As to piety towards the gods you must know that this is the chief thing, to have right opinions about them, to think that they exist, and that they administer the All well and justly; and you must fix yourself in this principle (duty), to obey them, and to yield to them in everything which happens, and voluntarily to follow it as being accomplished by the wisest intelligence. For if you do so, you will never either blame the gods, nor will you accuse them of neglecting you. And it is not possible for this to be done in any other way than by withdrawing from the things which are not in our power, and by placing the good and the evil only in those things which are in our power. For if you think that any of the things which are not in our power is good or bad, it is absolutely necessary that, when you do not obtain what you wish, and when you fall into those things which you do not wish, you will find fault and hate those who are the cause of them; for every animal is formed by nature to this, to fly from and to turn from the things which appear harmful and the things which are the cause of the harm, but to follow and admire the things which are useful and the causes of the useful. It is impossible then for a person who thinks that he is harmed to be delighted with that which he thinks to be the cause of the harm, as it is also impossible to be pleased with the harm itself. For this reason also a father is reviled by his son, when he gives no part to his son of the things which are considered to be good; and it was this which made Polynices and Eteocles enemies, the opinion that royal power was a good. It is for this reason that the cultivator of the earth reviles the gods, for this reason the sailor does, and the merchant, and for this reason those who lose their wives and their children. For where the useful (your interest) is, there also piety is. Consequently he who takes care to desire as he ought and to avoid ([Greek: echchlinein]) as he ought, at the same time also cares after piety. But to make libations and to sacrifice and to offer first-fruits according to the custom of our fathers, purely and not meanly nor carelessly nor scantily nor above our ability, is a thing which belongs to all to do.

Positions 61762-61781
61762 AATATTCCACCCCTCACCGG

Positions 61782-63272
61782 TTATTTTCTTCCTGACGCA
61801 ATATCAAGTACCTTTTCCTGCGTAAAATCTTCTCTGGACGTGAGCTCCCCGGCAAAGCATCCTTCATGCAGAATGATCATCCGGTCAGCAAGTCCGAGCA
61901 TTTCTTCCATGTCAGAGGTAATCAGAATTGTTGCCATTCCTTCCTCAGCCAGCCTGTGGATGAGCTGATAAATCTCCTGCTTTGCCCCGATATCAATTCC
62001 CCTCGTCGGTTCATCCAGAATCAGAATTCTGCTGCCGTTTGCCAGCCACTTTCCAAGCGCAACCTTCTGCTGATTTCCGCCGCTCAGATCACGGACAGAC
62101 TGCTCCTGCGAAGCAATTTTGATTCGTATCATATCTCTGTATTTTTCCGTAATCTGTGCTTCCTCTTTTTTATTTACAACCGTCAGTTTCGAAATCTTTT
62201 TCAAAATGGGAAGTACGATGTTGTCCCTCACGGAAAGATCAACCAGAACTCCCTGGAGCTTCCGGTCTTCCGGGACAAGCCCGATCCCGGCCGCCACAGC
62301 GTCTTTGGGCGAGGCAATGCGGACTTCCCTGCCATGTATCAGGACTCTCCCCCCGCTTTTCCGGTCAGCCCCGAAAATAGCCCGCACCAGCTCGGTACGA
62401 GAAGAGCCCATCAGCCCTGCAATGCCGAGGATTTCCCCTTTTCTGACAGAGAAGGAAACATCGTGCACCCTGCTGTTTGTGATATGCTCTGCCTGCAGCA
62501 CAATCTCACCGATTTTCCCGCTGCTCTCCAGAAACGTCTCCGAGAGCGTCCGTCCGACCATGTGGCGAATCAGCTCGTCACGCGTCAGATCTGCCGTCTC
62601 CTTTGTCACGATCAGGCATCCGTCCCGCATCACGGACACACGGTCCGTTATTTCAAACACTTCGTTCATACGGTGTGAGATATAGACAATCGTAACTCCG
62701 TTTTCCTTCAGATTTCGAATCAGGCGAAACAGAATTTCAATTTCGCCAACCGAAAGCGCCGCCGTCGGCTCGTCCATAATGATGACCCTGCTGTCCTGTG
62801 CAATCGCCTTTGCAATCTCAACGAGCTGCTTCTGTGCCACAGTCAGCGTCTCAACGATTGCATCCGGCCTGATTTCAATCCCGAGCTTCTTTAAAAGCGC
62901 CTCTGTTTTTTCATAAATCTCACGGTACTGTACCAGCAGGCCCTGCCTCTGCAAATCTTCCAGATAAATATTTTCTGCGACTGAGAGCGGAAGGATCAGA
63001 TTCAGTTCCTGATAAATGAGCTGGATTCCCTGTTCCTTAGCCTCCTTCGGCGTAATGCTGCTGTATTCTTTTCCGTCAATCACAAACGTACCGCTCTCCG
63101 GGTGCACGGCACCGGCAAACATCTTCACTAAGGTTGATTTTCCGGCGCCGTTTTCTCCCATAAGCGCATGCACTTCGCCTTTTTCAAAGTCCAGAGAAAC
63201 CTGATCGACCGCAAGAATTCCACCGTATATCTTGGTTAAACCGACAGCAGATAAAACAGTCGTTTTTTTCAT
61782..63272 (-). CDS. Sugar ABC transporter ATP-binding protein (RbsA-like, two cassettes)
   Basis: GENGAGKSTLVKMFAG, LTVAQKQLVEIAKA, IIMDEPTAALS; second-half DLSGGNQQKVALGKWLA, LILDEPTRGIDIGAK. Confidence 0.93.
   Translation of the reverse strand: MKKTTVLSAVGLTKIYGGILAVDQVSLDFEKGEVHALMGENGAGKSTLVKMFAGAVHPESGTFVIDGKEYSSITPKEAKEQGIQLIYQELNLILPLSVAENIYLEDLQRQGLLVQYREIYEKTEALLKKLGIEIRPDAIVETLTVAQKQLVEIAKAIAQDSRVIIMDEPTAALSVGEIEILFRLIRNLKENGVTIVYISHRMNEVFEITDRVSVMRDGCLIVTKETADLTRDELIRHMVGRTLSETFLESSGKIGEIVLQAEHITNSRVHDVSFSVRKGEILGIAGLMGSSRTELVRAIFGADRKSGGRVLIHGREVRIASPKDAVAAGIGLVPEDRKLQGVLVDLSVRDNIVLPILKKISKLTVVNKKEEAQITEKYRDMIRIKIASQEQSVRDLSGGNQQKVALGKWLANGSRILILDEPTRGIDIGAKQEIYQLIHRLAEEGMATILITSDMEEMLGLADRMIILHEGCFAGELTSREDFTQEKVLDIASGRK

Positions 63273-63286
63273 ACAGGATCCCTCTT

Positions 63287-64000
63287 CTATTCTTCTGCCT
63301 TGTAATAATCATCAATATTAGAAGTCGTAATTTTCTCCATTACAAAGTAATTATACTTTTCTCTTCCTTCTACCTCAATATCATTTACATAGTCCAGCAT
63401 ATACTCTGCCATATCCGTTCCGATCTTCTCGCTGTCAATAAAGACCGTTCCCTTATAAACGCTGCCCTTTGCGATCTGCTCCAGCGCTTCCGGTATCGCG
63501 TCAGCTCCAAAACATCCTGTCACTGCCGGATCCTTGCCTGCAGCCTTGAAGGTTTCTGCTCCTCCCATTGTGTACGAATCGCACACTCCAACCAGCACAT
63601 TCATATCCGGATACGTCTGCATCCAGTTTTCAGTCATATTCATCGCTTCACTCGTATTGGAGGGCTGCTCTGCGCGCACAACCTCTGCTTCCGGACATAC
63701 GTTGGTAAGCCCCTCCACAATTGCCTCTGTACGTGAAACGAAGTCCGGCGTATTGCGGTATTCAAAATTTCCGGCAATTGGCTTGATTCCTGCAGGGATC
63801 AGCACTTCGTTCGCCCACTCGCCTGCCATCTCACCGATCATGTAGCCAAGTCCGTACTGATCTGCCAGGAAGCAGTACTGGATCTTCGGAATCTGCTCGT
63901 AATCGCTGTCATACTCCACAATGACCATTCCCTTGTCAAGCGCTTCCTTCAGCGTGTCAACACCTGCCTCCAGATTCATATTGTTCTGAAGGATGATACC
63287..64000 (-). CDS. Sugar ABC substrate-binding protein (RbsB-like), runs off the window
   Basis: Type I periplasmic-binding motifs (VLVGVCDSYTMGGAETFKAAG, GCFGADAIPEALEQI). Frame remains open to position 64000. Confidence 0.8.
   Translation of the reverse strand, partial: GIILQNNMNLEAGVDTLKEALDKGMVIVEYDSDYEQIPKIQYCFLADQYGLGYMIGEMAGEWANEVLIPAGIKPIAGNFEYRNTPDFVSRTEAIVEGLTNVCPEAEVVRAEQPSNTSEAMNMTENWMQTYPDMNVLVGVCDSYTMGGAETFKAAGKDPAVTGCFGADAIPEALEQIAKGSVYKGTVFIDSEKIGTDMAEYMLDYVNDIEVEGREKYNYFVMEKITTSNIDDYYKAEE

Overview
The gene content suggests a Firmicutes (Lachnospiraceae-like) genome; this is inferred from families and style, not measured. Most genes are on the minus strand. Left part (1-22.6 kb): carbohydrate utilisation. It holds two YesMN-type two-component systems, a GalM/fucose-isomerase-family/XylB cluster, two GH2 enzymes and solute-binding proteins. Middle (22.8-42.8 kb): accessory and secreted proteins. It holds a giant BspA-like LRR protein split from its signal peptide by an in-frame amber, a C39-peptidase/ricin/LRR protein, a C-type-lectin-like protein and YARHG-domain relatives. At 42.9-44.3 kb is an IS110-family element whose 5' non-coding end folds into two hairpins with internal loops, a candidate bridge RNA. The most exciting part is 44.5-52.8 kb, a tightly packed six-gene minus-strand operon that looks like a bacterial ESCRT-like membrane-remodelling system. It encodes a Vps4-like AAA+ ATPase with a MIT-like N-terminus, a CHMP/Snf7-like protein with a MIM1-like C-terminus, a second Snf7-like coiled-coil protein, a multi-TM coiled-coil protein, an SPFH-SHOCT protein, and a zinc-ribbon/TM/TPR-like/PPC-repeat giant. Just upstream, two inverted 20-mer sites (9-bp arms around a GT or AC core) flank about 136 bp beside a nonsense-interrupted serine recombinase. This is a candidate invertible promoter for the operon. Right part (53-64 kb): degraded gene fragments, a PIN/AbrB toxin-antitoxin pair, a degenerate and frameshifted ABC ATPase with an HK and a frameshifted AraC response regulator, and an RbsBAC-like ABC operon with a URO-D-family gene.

When you have recourse to divination, remember that you do not know how it will turn out, but that you are come to inquire from the diviner. But of what kind it is, you know when you come, if indeed you are a philosopher. For if it is any of the things which are not in our power, it is absolutely necessary that it must be neither good nor bad. Do not then bring to the diviner desire or aversion ([Greek: echchlinein]): if you do, you will approach him with fear. But having determined in your mind that everything which shall turn out (result) is indifferent, and does not concern you, and whatever it may be, for it will be in your power to use it well, and no man will hinder this, come then with confidence to the gods as your advisers. And then when any advice shall have been given, remember whom you have taken as advisers, and whom you will have neglected, if you do not obey them. And go to divination, as Socrates said that you ought, about those matters in which all the inquiry has reference to the result, and in which means are not given either by reason nor by any other art for knowing the thing which is the subject of the inquiry. Wherefore when we ought to share a friend's danger, or that of our country, you must not consult the diviner whether you ought to share it. For even if the diviner shall tell you that the signs of the victims are unlucky, it is plain that this is a token of death, or mutilation of part of the body, or of exile. But reason prevails, that even with these risks, we should share the dangers of our friend, and of our country. Therefore attend to the greater diviner, the Pythian god, who ejected from the temple him who did not assist his friend, when he was being murdered.